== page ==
I am confused as well. I asked a question at reddit and a kind guy attempted to answer (it was before the 7.3 "aftershock").
This 2012 study investigated the coupling in the area. You can see that coupling is complete at shallow depths throughout the whole zone. You can also see that coupling tends to decrease at depths towards the eastern termination of the rupture zone of the mainshock, and that coupling was increased in the area of maximum rupture during the mainshock (near Kathmandu). Further towards Bhutan coupling increases but variations are smaller than in subduction zones.
This paper investigates ancient earthquake scarps in Bhutan and tells us what a truly big earthquake looks like in the Himalayan region.
If you see the USGS page, aftershock locations are seen to expand outside the rupture area. There are 2 strong aftershocks of particular interest, both around 6.7 magnitude: one at the north-east corner and one at the north-west corner. The fact that they are towards the north is worrying since this is where coupling changes rapidly from nearly 0% to nearly 100%. As Bilham said, during really strong earthquakes even the deeper uncoupled patches slip and add to magnitude. The western aftershock was in an area of minimal slip during the initial earthquake and this surprised me despite the fact that towards the west there were less strong earthquakes in the recent past (so it theory there was room for a strong one), while towards the east there was the 1934 earthquake (which however was not that huge, and additionally in the 80 years since then a couple meters of convergence have taken place, a significant amount of energy).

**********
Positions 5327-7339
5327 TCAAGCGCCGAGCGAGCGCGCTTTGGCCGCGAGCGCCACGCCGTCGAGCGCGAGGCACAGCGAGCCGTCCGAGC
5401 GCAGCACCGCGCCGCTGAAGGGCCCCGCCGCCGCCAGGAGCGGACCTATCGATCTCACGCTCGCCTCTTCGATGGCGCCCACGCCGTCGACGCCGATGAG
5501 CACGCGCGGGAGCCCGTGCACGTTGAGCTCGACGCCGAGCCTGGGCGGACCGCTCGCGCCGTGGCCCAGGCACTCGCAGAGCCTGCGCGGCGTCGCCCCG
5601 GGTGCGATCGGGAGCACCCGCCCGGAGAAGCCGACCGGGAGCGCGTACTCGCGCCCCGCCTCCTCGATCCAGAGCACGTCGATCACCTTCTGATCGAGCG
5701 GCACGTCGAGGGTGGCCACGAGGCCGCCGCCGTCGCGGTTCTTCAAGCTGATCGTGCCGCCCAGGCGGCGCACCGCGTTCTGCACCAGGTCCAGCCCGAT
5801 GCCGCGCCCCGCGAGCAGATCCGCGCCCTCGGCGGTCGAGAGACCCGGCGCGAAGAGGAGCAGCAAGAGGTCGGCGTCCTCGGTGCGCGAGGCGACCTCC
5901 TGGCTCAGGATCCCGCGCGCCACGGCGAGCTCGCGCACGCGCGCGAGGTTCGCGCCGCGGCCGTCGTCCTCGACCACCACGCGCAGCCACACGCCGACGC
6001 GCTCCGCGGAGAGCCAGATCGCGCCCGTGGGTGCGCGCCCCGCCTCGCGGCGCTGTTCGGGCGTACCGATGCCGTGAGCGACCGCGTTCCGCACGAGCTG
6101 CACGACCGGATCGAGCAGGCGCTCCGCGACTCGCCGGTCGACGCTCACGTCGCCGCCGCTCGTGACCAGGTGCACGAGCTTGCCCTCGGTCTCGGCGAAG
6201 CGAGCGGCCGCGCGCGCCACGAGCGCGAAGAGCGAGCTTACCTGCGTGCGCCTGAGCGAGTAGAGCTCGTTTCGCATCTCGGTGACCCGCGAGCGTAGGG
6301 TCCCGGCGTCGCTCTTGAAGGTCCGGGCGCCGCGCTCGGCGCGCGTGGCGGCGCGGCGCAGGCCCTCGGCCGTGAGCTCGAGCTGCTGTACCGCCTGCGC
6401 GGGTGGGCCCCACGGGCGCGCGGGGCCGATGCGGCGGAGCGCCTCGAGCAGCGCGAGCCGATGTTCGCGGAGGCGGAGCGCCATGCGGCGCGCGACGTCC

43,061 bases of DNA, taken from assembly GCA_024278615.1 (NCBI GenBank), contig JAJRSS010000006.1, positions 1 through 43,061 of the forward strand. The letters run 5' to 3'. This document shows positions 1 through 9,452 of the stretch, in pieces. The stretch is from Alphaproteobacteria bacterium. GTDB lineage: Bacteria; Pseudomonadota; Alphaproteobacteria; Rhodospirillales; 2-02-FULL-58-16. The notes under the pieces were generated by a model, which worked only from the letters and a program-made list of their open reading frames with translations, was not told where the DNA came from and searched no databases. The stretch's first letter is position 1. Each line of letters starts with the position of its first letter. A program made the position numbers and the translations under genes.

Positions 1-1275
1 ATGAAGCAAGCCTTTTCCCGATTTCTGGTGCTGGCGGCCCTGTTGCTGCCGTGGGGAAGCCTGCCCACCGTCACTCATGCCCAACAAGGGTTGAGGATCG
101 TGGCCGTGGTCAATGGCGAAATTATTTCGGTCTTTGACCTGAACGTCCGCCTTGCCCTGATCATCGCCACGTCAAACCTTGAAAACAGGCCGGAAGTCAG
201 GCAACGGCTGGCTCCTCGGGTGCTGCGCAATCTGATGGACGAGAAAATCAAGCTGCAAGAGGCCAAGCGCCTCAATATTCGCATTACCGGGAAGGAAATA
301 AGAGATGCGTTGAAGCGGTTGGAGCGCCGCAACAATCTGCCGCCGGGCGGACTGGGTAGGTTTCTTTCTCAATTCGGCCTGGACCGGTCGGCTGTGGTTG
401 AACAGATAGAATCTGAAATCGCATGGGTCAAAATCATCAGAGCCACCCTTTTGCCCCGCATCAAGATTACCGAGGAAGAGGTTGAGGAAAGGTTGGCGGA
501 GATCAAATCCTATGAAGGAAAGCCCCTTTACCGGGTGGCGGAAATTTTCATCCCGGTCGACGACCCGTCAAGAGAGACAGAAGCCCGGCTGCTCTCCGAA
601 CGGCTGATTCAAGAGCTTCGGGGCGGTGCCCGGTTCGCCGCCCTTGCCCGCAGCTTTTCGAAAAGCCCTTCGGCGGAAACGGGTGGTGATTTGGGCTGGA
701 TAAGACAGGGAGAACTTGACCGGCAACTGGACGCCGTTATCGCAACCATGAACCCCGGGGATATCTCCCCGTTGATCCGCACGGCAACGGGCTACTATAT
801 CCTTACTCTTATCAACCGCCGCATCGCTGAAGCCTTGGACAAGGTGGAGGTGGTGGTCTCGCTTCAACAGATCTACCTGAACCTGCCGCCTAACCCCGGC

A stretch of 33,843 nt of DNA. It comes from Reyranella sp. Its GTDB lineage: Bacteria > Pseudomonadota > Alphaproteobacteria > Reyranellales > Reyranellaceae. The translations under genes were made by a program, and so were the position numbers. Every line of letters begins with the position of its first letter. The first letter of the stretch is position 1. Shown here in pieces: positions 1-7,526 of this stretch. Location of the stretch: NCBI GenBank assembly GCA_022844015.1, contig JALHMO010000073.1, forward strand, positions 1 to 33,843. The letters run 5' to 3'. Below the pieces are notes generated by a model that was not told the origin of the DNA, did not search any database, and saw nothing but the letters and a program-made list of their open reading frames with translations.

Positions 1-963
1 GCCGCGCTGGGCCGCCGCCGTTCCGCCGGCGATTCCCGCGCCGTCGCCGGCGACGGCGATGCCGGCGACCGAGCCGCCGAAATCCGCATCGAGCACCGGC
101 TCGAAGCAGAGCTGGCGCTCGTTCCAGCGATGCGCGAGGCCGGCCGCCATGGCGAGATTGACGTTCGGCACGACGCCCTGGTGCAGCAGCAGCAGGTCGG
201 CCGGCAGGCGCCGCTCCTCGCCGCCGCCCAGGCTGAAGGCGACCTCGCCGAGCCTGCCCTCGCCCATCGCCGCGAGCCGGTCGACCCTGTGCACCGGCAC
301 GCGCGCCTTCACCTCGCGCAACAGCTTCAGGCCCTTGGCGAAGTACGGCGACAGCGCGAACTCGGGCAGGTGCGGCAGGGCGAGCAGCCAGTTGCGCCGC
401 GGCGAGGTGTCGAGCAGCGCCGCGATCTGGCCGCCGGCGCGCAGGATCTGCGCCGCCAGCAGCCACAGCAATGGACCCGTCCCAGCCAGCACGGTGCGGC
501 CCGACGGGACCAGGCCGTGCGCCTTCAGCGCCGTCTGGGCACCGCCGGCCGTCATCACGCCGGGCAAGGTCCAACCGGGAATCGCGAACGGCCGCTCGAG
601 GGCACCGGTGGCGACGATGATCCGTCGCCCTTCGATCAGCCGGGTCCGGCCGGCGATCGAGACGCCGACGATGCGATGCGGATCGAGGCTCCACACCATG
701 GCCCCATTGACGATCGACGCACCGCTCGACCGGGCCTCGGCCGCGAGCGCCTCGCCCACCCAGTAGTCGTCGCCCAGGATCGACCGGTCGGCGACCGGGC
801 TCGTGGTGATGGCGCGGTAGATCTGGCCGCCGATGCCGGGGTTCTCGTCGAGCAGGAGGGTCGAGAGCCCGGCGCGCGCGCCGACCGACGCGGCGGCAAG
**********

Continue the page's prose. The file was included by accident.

If you see the 1st link (figure 7) the most suspicious area is a narrow zone near the location of the 7.3 "aftershock" (and near the eastern aftershock as well). However the second most suspicious zone is in western Nepal. So, there are arguments for both sides, the one claiming that towards the west there is room for a large earthquake, and the side claiming that towards the east there is a large possibility for a perhaps less severe earthquake. The eastwards rupture (that compressed waves and perhaps stimulated more fault patches than in the opposite direction) and the uneven distribution of aftershocks favored the eastern side from the very beginning.
The history of Himalayan earthquakes reminds us that 10% of strong earthquakes were preceded by foreshocks or were stronger-than-usual aftershocks (like in this case). However, to my knowledge, the stronger foreshock even recorded was 8.1 (or was it 8.6) in the case of the most powerful earthquake ever recorded. A Mw 7.8 being a foreshock of something stronger would be very unusual, yet from the first day experts were warning for potential giant shocks near Bangladesh. This was in my opinion not correct. Sure the lack of a truly large earthquake in the whole region is unresting, but why now specifically and why there?
Unfortunately I cannot add more links due to being new here. I hope that, even if not helpful, at least I assured you that you are not the only one in confusion.